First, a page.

Magical Macauby Darren Cox on 23rd November 2017
Macau was one of the best races of the year, let's celebrate it – and races like it – while we can
- any person or thing that lies, dwells, exists, etc. away from the main body or expected place
- an observation that is well outside of the expected range of values in a study or experiment, and which is often discarded from the data set:
I have never seen a more positive reaction to a race from the great and the good of motor sport after the Macau GP this year. Social media was full of racing drivers and pundits posting the last two laps of the 63rd running of the special race.
The buzz was huge. And the buzz was not about halos, engine penalties, track limits or boxing announcers. It was about great racing. And great characters involved in racing.
That is exactly why I fell in love with the sport. Great racing. Great people.
Why the sudden outburst of joy across the board? Unfortunately, because this event was an exception to current motor sport, it was because of an outlier.
Hard and fair, wheel-to-wheel racing: overtaking, heroism, risk taking, an underdog winning and a fairytale.
And, off track, there more reasons to fall back in love with our sport. Sportmanship, passion, emotion and openness all in evidence. I am a signed-up critic of funded drivers leapfrogging talent, but the Royal winner in every way but one at Macau was Ferdinand Habsburg. Great-Grandson of the last Emperor of Austria, he was the hero of the piece despite crashing out of the lead with 400 metres of the race to go. He admitted he cried, he said he would prefer to be in the barrier than second, and he got a louder cheer than the winner when returning to pitlane. He got a new fan in me, too.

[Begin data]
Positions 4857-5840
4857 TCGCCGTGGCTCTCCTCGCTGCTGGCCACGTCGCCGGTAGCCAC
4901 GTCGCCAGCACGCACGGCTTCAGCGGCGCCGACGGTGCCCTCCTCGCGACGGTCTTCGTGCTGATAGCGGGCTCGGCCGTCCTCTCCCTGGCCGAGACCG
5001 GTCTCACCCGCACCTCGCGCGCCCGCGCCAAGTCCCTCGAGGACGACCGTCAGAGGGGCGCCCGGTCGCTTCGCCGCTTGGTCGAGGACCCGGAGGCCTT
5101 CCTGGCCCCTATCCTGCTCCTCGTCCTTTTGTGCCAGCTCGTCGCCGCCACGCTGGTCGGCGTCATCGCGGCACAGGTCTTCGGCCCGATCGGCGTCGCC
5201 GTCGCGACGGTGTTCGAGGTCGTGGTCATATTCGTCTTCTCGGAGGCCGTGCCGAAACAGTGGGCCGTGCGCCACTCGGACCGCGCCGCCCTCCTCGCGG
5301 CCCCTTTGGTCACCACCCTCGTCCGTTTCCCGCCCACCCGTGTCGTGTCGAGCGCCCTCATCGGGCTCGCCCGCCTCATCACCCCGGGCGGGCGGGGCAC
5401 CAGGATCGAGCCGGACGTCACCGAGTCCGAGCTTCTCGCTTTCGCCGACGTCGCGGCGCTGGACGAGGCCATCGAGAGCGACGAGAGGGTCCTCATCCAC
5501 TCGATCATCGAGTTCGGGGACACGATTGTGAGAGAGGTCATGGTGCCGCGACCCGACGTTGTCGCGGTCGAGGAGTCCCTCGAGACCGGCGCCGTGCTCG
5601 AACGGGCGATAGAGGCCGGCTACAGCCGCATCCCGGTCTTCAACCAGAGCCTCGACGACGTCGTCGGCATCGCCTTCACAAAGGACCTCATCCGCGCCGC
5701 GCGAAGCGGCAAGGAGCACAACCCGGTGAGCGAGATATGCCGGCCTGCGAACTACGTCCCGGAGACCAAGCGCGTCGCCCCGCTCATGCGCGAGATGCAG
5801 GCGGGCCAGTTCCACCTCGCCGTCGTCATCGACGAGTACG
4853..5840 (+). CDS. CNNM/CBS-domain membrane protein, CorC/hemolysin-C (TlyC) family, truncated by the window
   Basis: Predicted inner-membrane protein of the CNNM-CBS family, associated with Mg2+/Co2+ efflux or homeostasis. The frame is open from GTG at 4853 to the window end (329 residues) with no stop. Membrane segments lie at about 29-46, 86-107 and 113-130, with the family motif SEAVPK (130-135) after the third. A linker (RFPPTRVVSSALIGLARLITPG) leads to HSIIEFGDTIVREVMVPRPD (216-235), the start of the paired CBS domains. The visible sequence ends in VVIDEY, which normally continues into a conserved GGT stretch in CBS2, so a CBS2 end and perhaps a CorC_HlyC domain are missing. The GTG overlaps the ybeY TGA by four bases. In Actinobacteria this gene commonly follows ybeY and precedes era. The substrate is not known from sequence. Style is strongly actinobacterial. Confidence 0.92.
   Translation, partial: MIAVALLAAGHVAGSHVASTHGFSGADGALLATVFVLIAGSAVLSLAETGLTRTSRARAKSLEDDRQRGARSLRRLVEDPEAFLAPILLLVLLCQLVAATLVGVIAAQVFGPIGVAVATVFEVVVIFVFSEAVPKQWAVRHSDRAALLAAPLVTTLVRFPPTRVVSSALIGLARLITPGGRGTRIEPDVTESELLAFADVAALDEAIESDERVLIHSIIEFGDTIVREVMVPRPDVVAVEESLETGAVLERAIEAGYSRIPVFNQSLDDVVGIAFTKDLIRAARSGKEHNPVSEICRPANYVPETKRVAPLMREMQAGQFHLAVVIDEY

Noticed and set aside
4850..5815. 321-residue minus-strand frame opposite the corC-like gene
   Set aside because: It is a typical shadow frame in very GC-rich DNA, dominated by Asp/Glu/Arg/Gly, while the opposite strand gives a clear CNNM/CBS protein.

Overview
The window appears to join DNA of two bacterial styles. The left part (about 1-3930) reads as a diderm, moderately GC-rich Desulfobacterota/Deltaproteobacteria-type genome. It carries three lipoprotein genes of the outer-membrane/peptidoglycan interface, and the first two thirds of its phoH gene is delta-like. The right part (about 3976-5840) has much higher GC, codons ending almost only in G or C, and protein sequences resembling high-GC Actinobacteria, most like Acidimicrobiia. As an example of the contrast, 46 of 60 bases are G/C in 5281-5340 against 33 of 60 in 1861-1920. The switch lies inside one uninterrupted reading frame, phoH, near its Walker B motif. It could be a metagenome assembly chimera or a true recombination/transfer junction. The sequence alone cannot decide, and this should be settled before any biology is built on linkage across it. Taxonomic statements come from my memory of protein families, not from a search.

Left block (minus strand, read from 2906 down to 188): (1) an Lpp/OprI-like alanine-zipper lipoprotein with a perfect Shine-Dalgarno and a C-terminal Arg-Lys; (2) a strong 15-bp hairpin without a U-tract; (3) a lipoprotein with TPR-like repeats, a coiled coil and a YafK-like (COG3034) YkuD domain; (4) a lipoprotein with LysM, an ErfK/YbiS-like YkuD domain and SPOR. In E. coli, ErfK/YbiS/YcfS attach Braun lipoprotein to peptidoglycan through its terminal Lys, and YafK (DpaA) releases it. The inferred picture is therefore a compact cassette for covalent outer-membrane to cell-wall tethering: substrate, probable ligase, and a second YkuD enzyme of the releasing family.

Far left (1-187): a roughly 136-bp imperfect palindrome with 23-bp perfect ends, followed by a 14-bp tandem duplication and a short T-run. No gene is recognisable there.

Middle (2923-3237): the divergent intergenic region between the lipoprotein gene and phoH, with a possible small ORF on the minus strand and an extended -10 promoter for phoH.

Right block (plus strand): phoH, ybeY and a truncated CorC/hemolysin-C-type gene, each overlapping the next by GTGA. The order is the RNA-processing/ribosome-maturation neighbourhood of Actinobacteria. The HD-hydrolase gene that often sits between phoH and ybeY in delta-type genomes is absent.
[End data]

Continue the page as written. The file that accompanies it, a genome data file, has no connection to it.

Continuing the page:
His actions prompted Trevor Carlin to compare him to Gilles Villeneuve and Ayrton Senna. Praise indeed from the king of the single-seater ladder to the deposed Prince. And praise should go to Trevor and his eponymous team, who offered high fives and hugs to Ferdinand for going for the win rather than a cold shoulder for losing the team back-to-back Macau GP wins.
As the dust, praise and hangovers settle, we should be looking at the circumstances that delivered a race that everyone wants to see week in, week out. I am not sure that Liberty knows where Macau is – it’s not in the USA, after all – nor what F3 is apart from a potential new revenue stream when it merges with GP3. But if Liberty saw this race then they will surely be wanting a piece of Macau's magic.
But they can’t. Macau delivered a freely streamed street race, no DRS, a well-matched grid of cars, drivers making the difference and no mentions of driving standards – despite some robust defending and attacking. To achieve the same, Liberty would need to start again. The company is already finding seemingly small changes big dramas that result in press-fought war. Ripping up the rules is not in its playbook.
So let's celebrate the outliers, Macau and Bathurst, the Baja and Goodwood, and let those with the rules be the rule whilst we enjoy the exceptions while we still can.